Chevron’s Pacific Trail Pipeline is the one to stop this summer

Brett Rhyno

Last month, the Canadian government announced its approval of the Enbridge Northern Gateway pipeline. It was not unexpected. Neither was the reaction. On the one hand, it has given Harper’s opponents a convenient platform to score political points for the next election. On the other, it has given the NGOs the chance to try to boost their campaigns with predictable statements and rallies in the streets. But for the longest running pipeline blockade, the announcement actually changes nothing because they are already under threat from a different pipeline – one that conveniently happens to follow an almost identical route through B.C. to the same end destination.

Since 2010, activists in the Unist’ot’en Camp have been building structures on the exact GPS coordinates that the Enbridge Northern Gateway and Chevron Pacific Trail pipelines intend to pass through. The Unist’ot’en are not prepared pick and choose when it comes to pipelines. They are dead-set against Enbridge Northern Gateway, and they will also not stand aside and allow pipelines intended to carry fracked gas from Alberta and Northeastern B.C. Both the oil and the gas pipelines would head for terminals on the West Coast where tankers would transport the dirty energy overseas.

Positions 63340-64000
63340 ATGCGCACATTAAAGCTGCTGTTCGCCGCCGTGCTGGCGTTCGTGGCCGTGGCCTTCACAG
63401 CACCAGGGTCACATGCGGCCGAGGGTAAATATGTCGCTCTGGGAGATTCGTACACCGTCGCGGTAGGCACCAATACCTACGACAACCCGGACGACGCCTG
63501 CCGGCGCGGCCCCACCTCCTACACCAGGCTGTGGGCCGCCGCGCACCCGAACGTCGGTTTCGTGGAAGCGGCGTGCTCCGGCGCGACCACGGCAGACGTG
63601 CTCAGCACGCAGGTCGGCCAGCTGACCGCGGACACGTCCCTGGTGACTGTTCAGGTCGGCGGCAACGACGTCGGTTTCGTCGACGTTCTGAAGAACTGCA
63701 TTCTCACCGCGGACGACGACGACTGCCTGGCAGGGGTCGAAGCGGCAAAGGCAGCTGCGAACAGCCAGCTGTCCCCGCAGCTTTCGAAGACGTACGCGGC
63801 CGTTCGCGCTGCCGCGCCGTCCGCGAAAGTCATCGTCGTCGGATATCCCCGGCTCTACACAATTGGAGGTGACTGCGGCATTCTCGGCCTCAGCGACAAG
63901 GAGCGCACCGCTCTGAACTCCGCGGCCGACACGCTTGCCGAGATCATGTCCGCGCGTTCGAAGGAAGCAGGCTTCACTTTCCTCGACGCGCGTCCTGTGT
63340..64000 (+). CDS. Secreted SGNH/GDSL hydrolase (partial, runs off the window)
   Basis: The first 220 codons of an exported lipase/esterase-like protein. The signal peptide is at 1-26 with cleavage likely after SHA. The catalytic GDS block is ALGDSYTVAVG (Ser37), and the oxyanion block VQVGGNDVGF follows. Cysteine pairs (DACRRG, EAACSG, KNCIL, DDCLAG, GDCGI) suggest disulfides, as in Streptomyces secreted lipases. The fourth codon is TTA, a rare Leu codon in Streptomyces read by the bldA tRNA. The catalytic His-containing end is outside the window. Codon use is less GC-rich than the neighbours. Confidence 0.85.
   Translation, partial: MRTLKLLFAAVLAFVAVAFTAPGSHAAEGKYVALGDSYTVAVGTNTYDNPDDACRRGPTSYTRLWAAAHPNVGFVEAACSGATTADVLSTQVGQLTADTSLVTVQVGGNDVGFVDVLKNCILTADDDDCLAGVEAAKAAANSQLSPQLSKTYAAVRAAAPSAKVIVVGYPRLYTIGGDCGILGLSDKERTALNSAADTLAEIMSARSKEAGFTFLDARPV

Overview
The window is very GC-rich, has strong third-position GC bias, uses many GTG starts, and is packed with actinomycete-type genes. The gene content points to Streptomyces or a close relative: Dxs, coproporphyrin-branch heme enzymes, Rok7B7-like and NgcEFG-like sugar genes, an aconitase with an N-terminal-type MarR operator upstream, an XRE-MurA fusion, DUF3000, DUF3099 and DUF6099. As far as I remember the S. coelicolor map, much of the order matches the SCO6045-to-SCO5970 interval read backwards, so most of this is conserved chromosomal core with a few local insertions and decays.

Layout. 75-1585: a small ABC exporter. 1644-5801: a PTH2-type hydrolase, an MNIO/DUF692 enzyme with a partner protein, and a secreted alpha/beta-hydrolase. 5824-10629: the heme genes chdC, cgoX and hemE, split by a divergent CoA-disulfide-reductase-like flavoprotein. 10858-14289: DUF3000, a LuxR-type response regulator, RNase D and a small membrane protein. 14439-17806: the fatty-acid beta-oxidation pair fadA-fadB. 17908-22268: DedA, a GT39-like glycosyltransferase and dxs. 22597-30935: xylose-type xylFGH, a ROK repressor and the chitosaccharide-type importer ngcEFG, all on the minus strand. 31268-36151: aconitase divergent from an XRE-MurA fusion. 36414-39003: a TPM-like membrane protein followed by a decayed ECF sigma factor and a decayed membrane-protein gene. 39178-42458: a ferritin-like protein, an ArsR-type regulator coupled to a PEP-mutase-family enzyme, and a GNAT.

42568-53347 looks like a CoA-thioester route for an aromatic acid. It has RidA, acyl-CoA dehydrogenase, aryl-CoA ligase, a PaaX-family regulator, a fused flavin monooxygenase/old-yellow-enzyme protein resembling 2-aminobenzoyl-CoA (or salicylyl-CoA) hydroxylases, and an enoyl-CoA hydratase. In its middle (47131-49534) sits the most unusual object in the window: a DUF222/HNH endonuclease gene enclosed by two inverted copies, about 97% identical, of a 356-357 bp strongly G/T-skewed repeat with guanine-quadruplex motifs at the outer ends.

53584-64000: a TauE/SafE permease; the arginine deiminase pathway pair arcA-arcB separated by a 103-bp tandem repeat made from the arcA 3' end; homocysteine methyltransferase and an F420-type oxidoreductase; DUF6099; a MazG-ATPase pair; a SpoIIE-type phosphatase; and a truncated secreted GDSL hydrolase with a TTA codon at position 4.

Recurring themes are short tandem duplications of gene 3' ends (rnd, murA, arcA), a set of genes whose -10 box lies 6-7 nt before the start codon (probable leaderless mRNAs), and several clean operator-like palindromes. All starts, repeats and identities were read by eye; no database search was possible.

So while much fanfare is made in the media and civil society about Enbridge – the boots-on-the-ground fight there is still years away. It may be that the legal battles and political movement will stop Enbridge in its tracks. It also may be that industry is calculating that the focus on Enbridge will allow them to construct a massive fracked-gas pipeline corridor and clear out what would be the toughest opposition to Northern Gateway before people even realize what is happening.